Finding community in fighting cancer

GVL / Courtesy - Ingrid Johnson

Ingrid Johnson

GVL / Courtesy – Ingrid Johnson

Kate Branum

A cancer diagnosis is both disheartening and frightening. For those currently facing cancer, who have a loved one battling the disease or are in the process of receiving treatments, connecting with others who share similar experiences can be a source of comfort.

Grand Valley State University’s Cancer Warriors group is holding a meeting at noon on March 16, for those interested in ways to cope with cancer. The event will be located in Zumberge Hall on the Allendale Campus.

The monthly, informal meetings are intended to benefit anyone who has been impacted by cancer including caregivers, friends and family of those diagnosed and people currently going through treatment or already in remission.

Each meeting is facilitated by Ingrid Johnson, GVSU Movement Science professor, who is a cancer survivor, and Sue Sloop, a former caregiver and Health and Wellness work life consultant at GVSU.

Johnson formed the group three years ago after she was diagnosed, as she could not find any existing cancer support groups at GVSU.

“During all of my treatments and everything I thought, I don’t want anyone to have that happen. I don’t want them to have to deal with this at work and think that they can’t talk to anyone at work about what they’re going through,” Johnson said.

In past years, meetings have consisted of a variety of topics intended to educate members about cancer and different ways to manage the symptoms brought on by treatment.

Cancer Warriors has brought in guest speakers to talk about soothing remedies such as acupuncture to help with pain and nausea, essential oils to de-stress, beneficial vitamins and healthy dieting to build the body back up after treatment.

“We’ve had a grief coach come in and talk a couple times,” Sloop said. “Grief for somebody dealing with cancer doesn’t mean necessarily that they lose their life, or lose the life of their loved ones. They lost what was normal, you know. Their whole life changes. There’s a lot of grief around that, too.”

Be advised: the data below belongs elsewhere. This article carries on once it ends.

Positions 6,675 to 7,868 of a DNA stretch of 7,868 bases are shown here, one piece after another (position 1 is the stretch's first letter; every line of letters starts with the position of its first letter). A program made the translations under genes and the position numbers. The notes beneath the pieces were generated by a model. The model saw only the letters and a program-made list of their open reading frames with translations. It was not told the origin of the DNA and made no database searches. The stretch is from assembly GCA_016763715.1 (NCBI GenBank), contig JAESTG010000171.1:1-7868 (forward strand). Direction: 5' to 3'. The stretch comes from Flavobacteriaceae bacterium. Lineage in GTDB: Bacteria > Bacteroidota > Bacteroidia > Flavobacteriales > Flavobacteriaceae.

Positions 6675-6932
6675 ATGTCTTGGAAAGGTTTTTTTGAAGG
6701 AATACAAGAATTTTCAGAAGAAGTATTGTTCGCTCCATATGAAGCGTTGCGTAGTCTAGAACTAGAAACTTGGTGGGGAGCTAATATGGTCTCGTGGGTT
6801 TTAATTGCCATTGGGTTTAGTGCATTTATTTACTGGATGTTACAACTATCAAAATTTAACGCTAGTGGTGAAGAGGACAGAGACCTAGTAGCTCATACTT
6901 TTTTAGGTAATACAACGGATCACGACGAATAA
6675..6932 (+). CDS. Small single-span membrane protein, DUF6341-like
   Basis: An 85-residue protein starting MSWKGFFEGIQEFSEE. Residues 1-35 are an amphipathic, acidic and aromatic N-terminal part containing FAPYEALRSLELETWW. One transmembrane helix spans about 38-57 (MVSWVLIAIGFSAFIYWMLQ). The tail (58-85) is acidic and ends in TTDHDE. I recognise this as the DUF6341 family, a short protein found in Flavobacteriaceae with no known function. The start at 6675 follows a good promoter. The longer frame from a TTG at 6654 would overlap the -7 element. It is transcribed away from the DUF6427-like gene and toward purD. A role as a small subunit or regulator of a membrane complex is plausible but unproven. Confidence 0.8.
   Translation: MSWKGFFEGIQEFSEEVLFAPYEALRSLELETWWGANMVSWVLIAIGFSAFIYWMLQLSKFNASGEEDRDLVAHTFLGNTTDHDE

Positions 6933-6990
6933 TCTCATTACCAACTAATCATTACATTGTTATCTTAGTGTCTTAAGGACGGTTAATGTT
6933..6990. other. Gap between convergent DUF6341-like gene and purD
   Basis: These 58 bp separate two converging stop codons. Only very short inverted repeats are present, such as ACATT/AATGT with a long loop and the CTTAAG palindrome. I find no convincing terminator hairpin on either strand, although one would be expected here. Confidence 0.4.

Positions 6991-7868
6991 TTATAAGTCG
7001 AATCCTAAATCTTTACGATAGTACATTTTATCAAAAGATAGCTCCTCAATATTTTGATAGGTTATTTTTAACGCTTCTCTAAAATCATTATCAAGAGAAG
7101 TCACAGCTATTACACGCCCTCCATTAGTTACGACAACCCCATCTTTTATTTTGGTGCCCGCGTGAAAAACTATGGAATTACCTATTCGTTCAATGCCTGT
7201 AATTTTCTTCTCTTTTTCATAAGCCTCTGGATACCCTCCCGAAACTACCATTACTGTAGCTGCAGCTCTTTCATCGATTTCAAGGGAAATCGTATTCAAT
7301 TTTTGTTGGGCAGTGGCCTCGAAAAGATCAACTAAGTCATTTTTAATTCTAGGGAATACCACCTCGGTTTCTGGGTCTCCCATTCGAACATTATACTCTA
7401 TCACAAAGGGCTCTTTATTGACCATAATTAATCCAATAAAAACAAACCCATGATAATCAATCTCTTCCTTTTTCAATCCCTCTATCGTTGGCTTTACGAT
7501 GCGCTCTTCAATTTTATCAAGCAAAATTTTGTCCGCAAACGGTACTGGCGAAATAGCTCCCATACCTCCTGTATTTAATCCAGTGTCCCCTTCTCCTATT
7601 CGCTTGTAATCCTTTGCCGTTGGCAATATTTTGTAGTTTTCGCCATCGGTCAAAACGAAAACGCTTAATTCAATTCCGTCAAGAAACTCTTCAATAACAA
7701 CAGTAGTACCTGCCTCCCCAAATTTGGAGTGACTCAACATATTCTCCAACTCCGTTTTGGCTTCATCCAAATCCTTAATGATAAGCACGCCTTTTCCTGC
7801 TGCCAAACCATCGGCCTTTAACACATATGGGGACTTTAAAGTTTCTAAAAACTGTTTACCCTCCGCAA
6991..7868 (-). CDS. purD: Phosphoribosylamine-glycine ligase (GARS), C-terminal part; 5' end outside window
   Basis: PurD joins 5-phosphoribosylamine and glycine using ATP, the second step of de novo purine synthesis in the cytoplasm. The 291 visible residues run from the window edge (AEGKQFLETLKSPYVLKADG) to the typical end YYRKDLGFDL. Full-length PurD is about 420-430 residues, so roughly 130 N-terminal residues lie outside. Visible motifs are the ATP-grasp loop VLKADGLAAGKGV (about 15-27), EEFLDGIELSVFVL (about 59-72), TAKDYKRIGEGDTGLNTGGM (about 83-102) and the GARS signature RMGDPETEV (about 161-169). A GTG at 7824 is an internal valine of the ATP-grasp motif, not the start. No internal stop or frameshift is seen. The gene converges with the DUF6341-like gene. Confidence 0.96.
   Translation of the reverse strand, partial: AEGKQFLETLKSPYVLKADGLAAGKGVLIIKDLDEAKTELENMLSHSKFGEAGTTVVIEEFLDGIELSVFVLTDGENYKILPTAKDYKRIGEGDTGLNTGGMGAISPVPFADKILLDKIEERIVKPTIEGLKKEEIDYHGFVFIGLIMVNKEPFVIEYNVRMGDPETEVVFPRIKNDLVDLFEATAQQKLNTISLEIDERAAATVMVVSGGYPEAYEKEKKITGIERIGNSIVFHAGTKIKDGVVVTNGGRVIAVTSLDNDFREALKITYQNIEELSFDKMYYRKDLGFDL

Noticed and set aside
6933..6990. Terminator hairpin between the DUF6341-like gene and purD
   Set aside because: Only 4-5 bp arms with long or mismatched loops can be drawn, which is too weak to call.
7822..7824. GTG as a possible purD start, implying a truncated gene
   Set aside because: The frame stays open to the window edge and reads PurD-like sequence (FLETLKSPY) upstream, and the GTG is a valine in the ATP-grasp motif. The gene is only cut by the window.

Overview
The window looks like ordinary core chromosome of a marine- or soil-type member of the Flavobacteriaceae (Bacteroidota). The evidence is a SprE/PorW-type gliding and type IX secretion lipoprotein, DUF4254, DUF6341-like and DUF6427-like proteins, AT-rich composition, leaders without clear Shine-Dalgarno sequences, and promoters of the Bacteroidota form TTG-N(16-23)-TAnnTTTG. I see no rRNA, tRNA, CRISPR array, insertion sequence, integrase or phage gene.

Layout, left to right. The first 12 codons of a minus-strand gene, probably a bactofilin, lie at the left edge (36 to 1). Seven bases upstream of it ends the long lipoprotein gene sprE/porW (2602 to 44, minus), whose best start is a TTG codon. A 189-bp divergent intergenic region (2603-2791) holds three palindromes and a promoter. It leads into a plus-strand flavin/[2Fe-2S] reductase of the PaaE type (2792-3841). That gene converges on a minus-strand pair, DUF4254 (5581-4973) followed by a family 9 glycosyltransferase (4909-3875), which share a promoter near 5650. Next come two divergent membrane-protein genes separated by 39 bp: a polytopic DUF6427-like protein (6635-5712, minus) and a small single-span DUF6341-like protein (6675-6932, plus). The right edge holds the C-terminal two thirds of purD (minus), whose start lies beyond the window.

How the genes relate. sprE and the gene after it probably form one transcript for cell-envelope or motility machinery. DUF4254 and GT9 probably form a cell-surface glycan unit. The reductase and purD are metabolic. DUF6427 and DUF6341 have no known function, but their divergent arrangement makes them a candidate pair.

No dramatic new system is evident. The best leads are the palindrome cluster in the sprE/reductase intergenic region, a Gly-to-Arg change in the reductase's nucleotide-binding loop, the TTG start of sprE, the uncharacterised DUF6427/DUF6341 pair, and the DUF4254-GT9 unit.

Overall, the group tries to cover both the physical part of cancer as well as the emotional and mental components.

“Even if (those diagnosed) go on to survive and do well, there’s still a grief period where all of a sudden you realize you’re more vulnerable than you thought you were,” Sloop said, “and maybe your routine has to change now, and maybe your expectations have to change now, too.”

The group stays flexible with plans for each meeting. Sometimes, they host discussion-based sessions that allow members to ask questions or receive support.

People who attend the meetings are not required to share life experiences. The hope is that people will come and connect with other people.

In addition, the group puts together Cancer Warrior care bags for people who have been diagnosed. The bags are packed with comforting items including: Blankets, socks, lip balm, hard candies, cross puzzles and journals to help get through treatment.

Both members of the group and non-members are allowed to request a bag, either for themselves or for someone they know with cancer.

GVSU Cancer Warriors’ goal right now is to expand and become more accessible for students. There has been a relatively small number of attendees, but the group hopes to gain more participants.

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